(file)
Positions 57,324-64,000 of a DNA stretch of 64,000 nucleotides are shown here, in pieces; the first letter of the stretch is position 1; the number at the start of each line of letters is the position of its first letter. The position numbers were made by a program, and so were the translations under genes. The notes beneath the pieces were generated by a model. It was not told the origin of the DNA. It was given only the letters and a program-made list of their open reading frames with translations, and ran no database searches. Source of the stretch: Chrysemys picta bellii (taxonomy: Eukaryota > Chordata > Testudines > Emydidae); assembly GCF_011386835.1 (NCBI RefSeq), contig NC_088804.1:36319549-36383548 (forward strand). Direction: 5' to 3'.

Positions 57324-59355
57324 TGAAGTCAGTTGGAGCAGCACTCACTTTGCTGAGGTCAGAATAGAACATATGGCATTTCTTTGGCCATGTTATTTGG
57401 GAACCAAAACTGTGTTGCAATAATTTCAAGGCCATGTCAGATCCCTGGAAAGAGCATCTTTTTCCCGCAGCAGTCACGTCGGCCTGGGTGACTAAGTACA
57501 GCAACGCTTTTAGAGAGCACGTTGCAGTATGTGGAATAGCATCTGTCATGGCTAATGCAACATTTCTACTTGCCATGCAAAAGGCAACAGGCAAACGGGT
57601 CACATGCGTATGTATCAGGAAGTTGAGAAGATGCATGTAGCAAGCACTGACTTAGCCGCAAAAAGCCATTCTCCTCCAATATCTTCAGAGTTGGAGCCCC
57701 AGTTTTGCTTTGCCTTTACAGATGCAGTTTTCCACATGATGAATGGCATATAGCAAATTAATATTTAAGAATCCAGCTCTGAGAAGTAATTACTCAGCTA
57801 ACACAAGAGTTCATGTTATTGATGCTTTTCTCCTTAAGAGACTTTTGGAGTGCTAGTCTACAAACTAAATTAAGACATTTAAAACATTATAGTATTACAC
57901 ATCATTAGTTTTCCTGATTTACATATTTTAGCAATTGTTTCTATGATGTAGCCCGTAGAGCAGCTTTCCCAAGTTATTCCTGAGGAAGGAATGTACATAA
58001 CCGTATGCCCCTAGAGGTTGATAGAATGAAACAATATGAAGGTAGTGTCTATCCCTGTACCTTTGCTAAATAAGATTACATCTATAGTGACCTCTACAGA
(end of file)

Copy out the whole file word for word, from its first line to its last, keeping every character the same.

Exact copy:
Positions 57,324-64,000 of a DNA stretch of 64,000 nucleotides are shown here, in pieces; the first letter of the stretch is position 1; the number at the start of each line of letters is the position of its first letter. The position numbers were made by a program, and so were the translations under genes. The notes beneath the pieces were generated by a model. It was not told the origin of the DNA. It was given only the letters and a program-made list of their open reading frames with translations, and ran no database searches. Source of the stretch: Chrysemys picta bellii (taxonomy: Eukaryota > Chordata > Testudines > Emydidae); assembly GCF_011386835.1 (NCBI RefSeq), contig NC_088804.1:36319549-36383548 (forward strand). Direction: 5' to 3'.

Positions 57324-59355
57324 TGAAGTCAGTTGGAGCAGCACTCACTTTGCTGAGGTCAGAATAGAACATATGGCATTTCTTTGGCCATGTTATTTGG
57401 GAACCAAAACTGTGTTGCAATAATTTCAAGGCCATGTCAGATCCCTGGAAAGAGCATCTTTTTCCCGCAGCAGTCACGTCGGCCTGGGTGACTAAGTACA
57501 GCAACGCTTTTAGAGAGCACGTTGCAGTATGTGGAATAGCATCTGTCATGGCTAATGCAACATTTCTACTTGCCATGCAAAAGGCAACAGGCAAACGGGT
57601 CACATGCGTATGTATCAGGAAGTTGAGAAGATGCATGTAGCAAGCACTGACTTAGCCGCAAAAAGCCATTCTCCTCCAATATCTTCAGAGTTGGAGCCCC
57701 AGTTTTGCTTTGCCTTTACAGATGCAGTTTTCCACATGATGAATGGCATATAGCAAATTAATATTTAAGAATCCAGCTCTGAGAAGTAATTACTCAGCTA
57801 ACACAAGAGTTCATGTTATTGATGCTTTTCTCCTTAAGAGACTTTTGGAGTGCTAGTCTACAAACTAAATTAAGACATTTAAAACATTATAGTATTACAC
57901 ATCATTAGTTTTCCTGATTTACATATTTTAGCAATTGTTTCTATGATGTAGCCCGTAGAGCAGCTTTCCCAAGTTATTCCTGAGGAAGGAATGTACATAA
58001 CCGTATGCCCCTAGAGGTTGATAGAATGAAACAATATGAAGGTAGTGTCTATCCCTGTACCTTTGCTAAATAAGATTACATCTATAGTGACCTCTACAGA